College course for personal finance – Is it too late to teach our children?
Leave it to one of the most expensive colleges in America to provide its students the option to take a course in Personal Finance 101.
George Washington University here in Washington D.C. is offering “a series of financial literacy workshops for seniors, covering such topics as loan repayment and consolidation, spending, credit cards, taxes and benefits.” The school understands that students should be prepared for the “real world” when they leave college, but I’m wondering if it’s just a bit too late.
High school and college seniors tend to be a proud, cocky bunch. They think they know it all and don’t listen well to advice, orders, or pleadings. Trust me, I was one, and everyone is just like me.
I agree with Flexo from ConsumerismCommentary.com in his recent article asking “Should high schools require money management classes?“. Teachers ARE NOT parental substitutes. That is not a bash on teachers, but rather on parents. I’m not a parent myself, but I have parents, my friends have parents, and those snotty little brats running around with iPods and complaining about needing more money have parents too. It’s up to parents to raise their children with the right values from day one. Your child should be using online banking by age 1, have their first IRA open by age 2, and be ready to retire by age 5!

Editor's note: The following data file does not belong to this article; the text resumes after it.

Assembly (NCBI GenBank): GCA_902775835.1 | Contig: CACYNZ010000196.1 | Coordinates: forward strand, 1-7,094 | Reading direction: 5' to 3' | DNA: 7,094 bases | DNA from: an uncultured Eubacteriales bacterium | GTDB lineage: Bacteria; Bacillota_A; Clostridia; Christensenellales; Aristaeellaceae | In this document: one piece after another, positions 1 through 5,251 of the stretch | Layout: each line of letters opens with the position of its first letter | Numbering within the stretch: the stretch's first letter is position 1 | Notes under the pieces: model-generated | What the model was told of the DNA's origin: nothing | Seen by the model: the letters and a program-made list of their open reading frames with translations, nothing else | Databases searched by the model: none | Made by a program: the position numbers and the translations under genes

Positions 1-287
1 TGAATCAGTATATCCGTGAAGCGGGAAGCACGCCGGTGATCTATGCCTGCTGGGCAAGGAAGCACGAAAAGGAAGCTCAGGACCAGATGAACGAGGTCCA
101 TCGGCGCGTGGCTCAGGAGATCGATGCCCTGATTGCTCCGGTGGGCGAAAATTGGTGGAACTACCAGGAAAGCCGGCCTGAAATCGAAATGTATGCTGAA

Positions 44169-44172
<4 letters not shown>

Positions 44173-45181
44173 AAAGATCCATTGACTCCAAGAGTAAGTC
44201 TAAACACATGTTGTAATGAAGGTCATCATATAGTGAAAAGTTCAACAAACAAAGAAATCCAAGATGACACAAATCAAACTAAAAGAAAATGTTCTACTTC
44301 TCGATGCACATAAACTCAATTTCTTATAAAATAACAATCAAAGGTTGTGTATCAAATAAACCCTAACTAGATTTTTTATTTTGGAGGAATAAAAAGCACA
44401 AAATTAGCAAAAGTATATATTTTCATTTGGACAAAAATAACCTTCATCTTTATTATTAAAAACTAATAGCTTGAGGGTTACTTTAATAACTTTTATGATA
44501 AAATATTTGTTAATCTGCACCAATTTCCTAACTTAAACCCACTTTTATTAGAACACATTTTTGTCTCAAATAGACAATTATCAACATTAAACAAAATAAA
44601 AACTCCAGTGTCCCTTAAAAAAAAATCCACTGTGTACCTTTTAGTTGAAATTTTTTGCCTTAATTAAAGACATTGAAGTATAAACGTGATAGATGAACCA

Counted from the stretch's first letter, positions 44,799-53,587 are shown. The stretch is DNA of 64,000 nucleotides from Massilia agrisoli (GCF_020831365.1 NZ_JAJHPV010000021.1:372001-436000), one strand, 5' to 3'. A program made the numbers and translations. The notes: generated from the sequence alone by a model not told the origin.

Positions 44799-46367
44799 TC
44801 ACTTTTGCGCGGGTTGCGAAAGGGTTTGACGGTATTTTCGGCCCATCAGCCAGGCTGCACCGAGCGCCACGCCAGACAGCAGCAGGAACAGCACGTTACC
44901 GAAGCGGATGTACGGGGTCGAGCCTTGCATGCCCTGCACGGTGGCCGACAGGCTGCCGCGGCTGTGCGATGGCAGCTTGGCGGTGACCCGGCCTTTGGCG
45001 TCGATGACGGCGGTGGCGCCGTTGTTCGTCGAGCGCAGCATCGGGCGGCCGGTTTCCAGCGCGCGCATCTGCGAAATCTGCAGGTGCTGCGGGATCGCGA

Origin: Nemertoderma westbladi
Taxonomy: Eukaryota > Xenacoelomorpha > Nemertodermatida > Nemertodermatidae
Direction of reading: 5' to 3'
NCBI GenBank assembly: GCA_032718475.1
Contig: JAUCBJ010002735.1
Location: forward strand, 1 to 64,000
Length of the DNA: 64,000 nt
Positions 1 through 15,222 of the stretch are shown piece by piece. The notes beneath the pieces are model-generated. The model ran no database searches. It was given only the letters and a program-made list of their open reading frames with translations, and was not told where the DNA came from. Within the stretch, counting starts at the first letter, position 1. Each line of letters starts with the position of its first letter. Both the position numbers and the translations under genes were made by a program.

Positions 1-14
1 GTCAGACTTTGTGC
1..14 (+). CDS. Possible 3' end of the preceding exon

In all seriousness, I’m personally afraid that I’ll be lazy with our own child and fail to get them to understand the true value of money. Parents are the primary teachers for their children, and they have a lot of control over their child’s inputs up until preschool.
School-age children begin interacting with children from all different backgrounds, and may or may not have parents who know about or care about teaching the value of money to their own children. However, if you’ve used those crucial early years to instill the proper values in your child, then they’ll be much stronger in their battle against consumerism.
I applaud GWU’s efforts at educating its seniors in the value of money, but I think those classes would be more effective if they were taught in freshman year and include the parents. However, is that even too late to make a difference?